Narva, Estonia is located on Russia’s border and is the checkpoint for road traffic between the two nations. Driving across the bridge into Estonia, even at night, you see the distinction in architecture between the fortresses on each side of the river. For a Westerner, like myself, (fleeing from Russia days after the Ukrainian invasion) travelling across this bridge signified a sigh of relief in terms of safety and security. However, for some people, this border does not hold such poignance. In Narva, according to Bolnews, 95% of the population speak Russian and 30% are Russian passport holders.
The Estonian Soviet Socialist Republic saw mass immigration of Russians into the country. After the fall of the Soviet Union in 1991, many questions were raised regarding the nationality of these migrants and their families now living in the independent country. Shortly after, the government introduced new regulations regarding who was eligible for citizenship. With a large Russian speaking community, many had not fully integrated by learning the Estonian language, which became a condition of Estonian citizenship. Because of this prerequisite and Estonians not being allowed to hold dual citizenship, the population who failed to qualify were given ‘grey’ alien passports and considered stateless.
Now, with the increasing Russian belligerence towards NATO countries (Estonia being one of them) and more NATO forces entering Estonia, much ambiguity has been caused for alien passport holders and the Russian speaking community in Estonia.
Last month in Narva, the Estonian Defense Minister Kalle Laanet attended a town hall meeting to address local concerns. Previously, he had stated that the invasion of Ukraine would cause parts of society to look ‘at the issue differently’, implying grounds of ethnicity, but that the country must remain united regardless. This is against a history shaped by distrust and suspicion between the Russians and Estonians; for the Estonians, the inferior treatment at the hands of the USSR and for the Russians, the problematic change in relationship within the country after Estonian independence in 1988.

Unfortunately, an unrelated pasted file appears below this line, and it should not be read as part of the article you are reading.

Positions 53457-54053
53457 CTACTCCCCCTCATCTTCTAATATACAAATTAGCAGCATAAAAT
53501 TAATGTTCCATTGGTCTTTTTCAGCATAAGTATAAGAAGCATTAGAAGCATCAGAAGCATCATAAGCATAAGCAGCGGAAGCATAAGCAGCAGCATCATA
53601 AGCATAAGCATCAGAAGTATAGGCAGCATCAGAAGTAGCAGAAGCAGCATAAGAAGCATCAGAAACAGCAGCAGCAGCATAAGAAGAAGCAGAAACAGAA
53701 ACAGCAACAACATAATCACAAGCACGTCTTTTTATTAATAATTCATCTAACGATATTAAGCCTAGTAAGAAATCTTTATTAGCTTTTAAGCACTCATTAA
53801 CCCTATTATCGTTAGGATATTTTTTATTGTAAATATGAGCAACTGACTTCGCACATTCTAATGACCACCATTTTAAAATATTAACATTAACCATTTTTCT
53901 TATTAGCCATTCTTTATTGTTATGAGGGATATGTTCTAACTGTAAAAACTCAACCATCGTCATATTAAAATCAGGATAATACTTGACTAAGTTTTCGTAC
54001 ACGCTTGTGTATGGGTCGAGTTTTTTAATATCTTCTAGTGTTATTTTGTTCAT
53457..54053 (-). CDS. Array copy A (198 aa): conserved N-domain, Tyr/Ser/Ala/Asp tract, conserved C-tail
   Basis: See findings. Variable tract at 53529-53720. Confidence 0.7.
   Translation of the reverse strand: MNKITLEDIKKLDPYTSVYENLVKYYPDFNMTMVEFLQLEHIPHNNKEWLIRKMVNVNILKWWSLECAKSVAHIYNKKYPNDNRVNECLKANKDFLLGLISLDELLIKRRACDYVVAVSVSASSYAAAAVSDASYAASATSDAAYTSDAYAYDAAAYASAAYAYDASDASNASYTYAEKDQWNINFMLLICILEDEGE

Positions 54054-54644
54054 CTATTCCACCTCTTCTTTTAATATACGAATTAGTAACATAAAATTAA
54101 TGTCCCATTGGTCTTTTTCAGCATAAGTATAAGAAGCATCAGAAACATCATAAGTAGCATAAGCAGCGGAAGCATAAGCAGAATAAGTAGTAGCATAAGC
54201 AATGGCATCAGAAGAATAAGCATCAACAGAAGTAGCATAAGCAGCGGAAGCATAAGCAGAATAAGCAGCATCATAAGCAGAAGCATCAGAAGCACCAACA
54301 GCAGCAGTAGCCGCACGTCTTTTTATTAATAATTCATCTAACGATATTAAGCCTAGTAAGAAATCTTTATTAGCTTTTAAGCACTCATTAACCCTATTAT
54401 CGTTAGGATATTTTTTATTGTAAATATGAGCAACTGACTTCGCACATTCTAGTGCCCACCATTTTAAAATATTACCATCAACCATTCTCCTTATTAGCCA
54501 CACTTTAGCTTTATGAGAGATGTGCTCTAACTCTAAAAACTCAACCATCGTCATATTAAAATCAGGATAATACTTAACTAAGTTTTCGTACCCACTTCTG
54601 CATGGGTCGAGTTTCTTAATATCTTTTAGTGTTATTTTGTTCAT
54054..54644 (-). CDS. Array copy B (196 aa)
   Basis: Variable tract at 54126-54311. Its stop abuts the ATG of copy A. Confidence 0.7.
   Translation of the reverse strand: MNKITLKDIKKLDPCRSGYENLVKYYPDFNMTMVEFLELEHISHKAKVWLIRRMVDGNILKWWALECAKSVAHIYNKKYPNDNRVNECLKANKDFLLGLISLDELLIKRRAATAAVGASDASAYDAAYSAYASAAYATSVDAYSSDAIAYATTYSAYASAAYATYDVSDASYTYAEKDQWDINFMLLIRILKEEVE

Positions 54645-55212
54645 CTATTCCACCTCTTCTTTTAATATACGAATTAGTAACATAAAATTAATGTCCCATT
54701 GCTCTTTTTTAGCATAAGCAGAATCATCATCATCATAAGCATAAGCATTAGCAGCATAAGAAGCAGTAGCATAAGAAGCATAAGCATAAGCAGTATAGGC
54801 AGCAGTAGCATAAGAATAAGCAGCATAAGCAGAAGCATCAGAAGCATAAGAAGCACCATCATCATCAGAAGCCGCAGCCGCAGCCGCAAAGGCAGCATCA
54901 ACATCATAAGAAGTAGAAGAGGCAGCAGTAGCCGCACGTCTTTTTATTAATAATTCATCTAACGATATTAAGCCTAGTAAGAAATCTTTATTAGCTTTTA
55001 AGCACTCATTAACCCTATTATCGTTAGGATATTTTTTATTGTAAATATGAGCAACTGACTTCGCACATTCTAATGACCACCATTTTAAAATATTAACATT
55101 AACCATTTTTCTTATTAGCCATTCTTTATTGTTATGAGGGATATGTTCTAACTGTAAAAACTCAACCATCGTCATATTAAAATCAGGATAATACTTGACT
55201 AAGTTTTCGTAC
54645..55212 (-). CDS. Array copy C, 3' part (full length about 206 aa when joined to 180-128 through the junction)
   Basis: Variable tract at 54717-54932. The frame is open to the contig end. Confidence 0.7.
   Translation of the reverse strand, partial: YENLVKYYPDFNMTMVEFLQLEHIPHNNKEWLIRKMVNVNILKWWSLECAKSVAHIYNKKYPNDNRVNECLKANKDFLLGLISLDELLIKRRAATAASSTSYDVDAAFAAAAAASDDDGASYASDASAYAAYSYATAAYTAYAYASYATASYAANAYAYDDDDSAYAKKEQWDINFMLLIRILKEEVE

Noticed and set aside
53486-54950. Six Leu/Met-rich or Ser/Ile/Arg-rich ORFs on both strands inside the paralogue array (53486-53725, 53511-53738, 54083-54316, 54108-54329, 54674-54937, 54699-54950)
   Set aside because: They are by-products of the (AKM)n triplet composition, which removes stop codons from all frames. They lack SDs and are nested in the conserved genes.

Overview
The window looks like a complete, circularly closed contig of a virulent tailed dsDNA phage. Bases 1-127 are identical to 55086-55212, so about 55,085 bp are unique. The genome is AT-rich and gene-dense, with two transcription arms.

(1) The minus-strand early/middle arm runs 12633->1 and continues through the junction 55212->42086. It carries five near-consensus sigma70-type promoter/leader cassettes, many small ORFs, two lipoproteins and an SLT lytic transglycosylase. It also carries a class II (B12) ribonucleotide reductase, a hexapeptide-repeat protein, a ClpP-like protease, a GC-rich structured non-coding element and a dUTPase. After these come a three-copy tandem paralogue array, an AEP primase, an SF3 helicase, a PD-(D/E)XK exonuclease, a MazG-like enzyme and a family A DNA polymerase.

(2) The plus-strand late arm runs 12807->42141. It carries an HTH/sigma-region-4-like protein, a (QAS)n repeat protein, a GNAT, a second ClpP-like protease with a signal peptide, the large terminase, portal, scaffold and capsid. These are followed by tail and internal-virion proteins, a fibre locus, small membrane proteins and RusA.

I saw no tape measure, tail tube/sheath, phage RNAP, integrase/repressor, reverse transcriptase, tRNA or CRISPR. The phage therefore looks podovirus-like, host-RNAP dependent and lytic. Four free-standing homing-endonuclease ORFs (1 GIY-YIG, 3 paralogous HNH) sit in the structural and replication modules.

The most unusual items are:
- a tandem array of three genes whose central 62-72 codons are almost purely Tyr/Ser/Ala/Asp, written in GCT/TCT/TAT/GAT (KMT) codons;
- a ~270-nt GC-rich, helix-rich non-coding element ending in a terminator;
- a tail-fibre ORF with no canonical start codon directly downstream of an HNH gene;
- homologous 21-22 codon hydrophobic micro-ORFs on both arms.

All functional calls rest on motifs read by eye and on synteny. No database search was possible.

In Narva, the ambience has deteriorated. Only months ago, there were daily pedestrian crossings at the border with Deutsche Welle reporting up to 3000 daily. To the East, there is cheaper petrol and to the West, popular European products. However, this has dramatically changed since the invasion. From my own experience on a bus from Saint Petersburg to Tallinn, this materialised into a four-hour border crossing, the segregation of Ukrainians from other passengers and the offloading of kilos of luggage late into the sub-zero snowy night. The queues at the border and heightened suspicions from both sides have severely impacted the border's ‘openness’.
Against the Defence Minister’s hope for unity, within the Russian communities of Estonia, there has been a concern from the chief executive of the International Center for Defence and Security, Dmitri Teperik. He stated that in Narva, there is a “small, but real group of pro-Putin residents with toxic views”. In conjunction, Estonia has seen an increase in the arrival of British troops in Estonia in recent weeks, who have been proudly brandishing weapons to the British press. Lieutenant Colonel Rupert Streatfield was reported by the Sun Newspaper as saying, “It’s to defend. We’re ready to anything…There is swagger among the troops.”. To the ethnic Russians, who have lived in Estonia for decades, this cannot be a welcome remark.
From the grey passports to the language barriers, there is a framework of division that could form a catalyst of dissidence in this community. While in Tallinn, I saw anti-Russian and anti-war placards adorning the Russian embassy (as pictured) and clearly, this sentiment is not shared to the same extent in Narva.
Officially, the agenda from the Estonian government in Tallinn is to oust all Russian propaganda, especially from influenceable communities. CNN’s Estonia correspondent stated that before the invasion, “In the absence of a whole lot of Russian language media in Estonia, Russian state media has been left to fill the void, giving people a steady dose of Kremlin propaganda”. However, now that Russian media outlets have been federally blocked after Russia invaded Ukraine, Russian speakers must go out of their way to pick up such media and its associated propaganda i.e. through VPNs. However, Deutsche Welle interviewed a Russian speaking member of the voluntary Estonian Defence League. “Aleksandr Pavlov, who joined the league in 1996, says some of his friends have been admirers of Putin — but he's since noticed a shift following the war in Ukraine. "After the invasion, they changed their views. A world is gone," says Pavlov.” Furthermore, the Estonian broadcasting service has produced more resources for Russian speakers like ETV+ to foster Western integration.
All in all, the feeling seems to be mixed in this community. Some will sympathise with Ukraine and the threat Russia poses to its neighbours’ sovereignty. Many have lived in Estonia for decades or even all their lives and individual loyalties may have changed. Others, however, will continue to be steadfast to their heritage, especially those who still obtain ‘grey’ passports and cannot access the full extent of Estonian influence.
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